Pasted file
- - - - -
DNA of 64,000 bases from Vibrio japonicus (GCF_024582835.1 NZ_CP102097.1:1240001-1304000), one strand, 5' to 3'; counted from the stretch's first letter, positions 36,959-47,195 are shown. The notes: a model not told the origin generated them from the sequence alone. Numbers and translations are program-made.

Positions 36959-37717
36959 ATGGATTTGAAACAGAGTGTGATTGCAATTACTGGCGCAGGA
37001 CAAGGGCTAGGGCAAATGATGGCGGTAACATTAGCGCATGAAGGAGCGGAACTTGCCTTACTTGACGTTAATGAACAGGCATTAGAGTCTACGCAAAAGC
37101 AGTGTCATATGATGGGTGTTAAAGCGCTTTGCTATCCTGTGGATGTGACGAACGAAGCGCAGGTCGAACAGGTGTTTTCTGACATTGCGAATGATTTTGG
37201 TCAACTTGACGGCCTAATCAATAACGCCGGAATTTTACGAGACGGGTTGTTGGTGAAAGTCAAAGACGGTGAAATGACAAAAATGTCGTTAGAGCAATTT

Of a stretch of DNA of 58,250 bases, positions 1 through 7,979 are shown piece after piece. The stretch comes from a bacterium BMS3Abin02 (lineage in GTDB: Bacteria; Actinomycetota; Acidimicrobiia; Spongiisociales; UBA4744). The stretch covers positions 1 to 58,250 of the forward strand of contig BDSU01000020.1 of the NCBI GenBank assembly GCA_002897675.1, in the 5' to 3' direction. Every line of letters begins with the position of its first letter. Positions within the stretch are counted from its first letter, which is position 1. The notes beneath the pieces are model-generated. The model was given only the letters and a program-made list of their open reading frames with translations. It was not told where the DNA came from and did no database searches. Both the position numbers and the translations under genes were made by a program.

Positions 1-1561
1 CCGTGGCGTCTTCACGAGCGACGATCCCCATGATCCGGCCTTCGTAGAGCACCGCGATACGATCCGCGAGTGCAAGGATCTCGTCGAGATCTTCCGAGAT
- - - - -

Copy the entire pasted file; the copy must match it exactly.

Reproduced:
DNA of 64,000 bases from Vibrio japonicus (GCF_024582835.1 NZ_CP102097.1:1240001-1304000), one strand, 5' to 3'; counted from the stretch's first letter, positions 36,959-47,195 are shown. The notes: a model not told the origin generated them from the sequence alone. Numbers and translations are program-made.

Positions 36959-37717
36959 ATGGATTTGAAACAGAGTGTGATTGCAATTACTGGCGCAGGA
37001 CAAGGGCTAGGGCAAATGATGGCGGTAACATTAGCGCATGAAGGAGCGGAACTTGCCTTACTTGACGTTAATGAACAGGCATTAGAGTCTACGCAAAAGC
37101 AGTGTCATATGATGGGTGTTAAAGCGCTTTGCTATCCTGTGGATGTGACGAACGAAGCGCAGGTCGAACAGGTGTTTTCTGACATTGCGAATGATTTTGG
37201 TCAACTTGACGGCCTAATCAATAACGCCGGAATTTTACGAGACGGGTTGTTGGTGAAAGTCAAAGACGGTGAAATGACAAAAATGTCGTTAGAGCAATTT

Of a stretch of DNA of 58,250 bases, positions 1 through 7,979 are shown piece after piece. The stretch comes from a bacterium BMS3Abin02 (lineage in GTDB: Bacteria; Actinomycetota; Acidimicrobiia; Spongiisociales; UBA4744). The stretch covers positions 1 to 58,250 of the forward strand of contig BDSU01000020.1 of the NCBI GenBank assembly GCA_002897675.1, in the 5' to 3' direction. Every line of letters begins with the position of its first letter. Positions within the stretch are counted from its first letter, which is position 1. The notes beneath the pieces are model-generated. The model was given only the letters and a program-made list of their open reading frames with translations. It was not told where the DNA came from and did no database searches. Both the position numbers and the translations under genes were made by a program.

Positions 1-1561
1 CCGTGGCGTCTTCACGAGCGACGATCCCCATGATCCGGCCTTCGTAGAGCACCGCGATACGATCCGCGAGTGCAAGGATCTCGTCGAGATCTTCCGAGAT